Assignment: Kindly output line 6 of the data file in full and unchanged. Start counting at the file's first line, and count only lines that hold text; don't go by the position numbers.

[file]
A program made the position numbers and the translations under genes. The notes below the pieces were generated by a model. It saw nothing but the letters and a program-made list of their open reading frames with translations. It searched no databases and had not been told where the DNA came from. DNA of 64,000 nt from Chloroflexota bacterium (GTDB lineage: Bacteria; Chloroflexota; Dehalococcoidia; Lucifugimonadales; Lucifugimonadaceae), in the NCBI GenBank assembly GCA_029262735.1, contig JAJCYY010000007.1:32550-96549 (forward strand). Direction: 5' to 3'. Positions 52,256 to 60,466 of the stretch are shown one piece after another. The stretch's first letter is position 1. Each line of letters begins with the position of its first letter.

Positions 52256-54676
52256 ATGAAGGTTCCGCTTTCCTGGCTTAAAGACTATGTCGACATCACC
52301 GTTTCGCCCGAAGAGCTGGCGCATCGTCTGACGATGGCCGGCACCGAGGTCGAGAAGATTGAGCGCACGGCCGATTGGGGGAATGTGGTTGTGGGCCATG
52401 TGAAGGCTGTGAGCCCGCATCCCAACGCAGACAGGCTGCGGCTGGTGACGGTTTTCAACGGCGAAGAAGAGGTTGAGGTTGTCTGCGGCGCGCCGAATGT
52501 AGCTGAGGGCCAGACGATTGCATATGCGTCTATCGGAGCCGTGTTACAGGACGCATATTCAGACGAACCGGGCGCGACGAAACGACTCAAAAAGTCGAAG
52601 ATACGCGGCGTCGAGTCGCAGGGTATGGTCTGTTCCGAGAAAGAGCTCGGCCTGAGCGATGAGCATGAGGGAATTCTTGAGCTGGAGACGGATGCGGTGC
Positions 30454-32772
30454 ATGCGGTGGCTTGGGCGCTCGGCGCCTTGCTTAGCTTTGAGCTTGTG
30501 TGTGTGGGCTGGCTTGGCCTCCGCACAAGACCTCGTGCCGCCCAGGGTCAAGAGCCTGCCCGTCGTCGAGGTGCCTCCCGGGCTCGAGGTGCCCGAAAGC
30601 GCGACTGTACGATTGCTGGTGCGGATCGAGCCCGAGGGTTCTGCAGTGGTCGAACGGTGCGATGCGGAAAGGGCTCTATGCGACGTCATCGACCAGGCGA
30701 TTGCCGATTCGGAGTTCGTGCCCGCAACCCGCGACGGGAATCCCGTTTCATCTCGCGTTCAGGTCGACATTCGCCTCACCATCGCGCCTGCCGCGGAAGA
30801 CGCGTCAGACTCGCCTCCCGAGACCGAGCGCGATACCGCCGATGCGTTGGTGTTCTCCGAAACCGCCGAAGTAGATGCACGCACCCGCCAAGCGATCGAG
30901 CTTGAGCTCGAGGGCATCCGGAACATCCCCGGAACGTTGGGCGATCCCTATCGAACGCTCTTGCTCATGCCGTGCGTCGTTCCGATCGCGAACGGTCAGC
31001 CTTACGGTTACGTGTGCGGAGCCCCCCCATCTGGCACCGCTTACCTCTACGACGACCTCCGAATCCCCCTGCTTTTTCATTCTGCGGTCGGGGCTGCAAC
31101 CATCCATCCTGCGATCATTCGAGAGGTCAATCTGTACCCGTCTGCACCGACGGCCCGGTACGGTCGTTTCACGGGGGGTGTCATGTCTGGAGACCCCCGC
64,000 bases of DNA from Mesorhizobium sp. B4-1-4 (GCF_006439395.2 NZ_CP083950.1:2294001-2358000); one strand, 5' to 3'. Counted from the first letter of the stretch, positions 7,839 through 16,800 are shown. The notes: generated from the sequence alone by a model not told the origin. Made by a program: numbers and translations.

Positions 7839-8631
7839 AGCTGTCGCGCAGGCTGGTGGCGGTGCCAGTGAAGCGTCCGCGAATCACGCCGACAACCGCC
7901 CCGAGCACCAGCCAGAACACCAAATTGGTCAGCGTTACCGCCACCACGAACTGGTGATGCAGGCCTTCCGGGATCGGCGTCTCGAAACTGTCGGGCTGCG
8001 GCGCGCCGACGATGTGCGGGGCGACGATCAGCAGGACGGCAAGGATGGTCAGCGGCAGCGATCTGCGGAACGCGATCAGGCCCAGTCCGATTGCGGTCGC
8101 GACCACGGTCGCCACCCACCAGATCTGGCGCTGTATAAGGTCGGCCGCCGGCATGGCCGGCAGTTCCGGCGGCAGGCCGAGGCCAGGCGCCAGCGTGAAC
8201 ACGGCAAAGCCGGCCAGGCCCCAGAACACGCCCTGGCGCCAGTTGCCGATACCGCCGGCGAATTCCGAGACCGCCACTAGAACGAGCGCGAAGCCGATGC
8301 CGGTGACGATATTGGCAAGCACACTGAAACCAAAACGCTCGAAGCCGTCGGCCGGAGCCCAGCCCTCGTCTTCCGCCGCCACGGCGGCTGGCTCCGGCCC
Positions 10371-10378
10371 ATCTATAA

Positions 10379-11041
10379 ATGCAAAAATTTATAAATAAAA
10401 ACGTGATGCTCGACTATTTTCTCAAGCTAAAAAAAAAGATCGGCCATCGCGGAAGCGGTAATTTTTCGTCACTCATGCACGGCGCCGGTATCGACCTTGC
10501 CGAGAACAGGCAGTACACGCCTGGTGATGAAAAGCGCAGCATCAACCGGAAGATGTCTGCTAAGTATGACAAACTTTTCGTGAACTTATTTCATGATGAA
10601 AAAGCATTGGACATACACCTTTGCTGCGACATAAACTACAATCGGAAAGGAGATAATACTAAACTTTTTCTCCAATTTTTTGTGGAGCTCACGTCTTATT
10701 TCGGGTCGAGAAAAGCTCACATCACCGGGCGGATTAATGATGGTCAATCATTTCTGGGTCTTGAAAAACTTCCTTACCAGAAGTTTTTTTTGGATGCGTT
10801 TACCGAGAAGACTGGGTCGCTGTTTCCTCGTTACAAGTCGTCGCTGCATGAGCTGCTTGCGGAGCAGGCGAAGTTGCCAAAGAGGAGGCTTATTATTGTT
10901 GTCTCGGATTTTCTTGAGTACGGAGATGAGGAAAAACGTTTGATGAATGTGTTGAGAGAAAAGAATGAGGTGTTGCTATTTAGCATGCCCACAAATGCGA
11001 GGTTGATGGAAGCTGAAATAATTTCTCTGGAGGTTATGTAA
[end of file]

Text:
52501 AGCTGAGGGCCAGACGATTGCATATGCGTCTATCGGAGCCGTGTTACAGGACGCATATTCAGACGAACCGGGCGCGACGAAACGACTCAAAAAGTCGAAG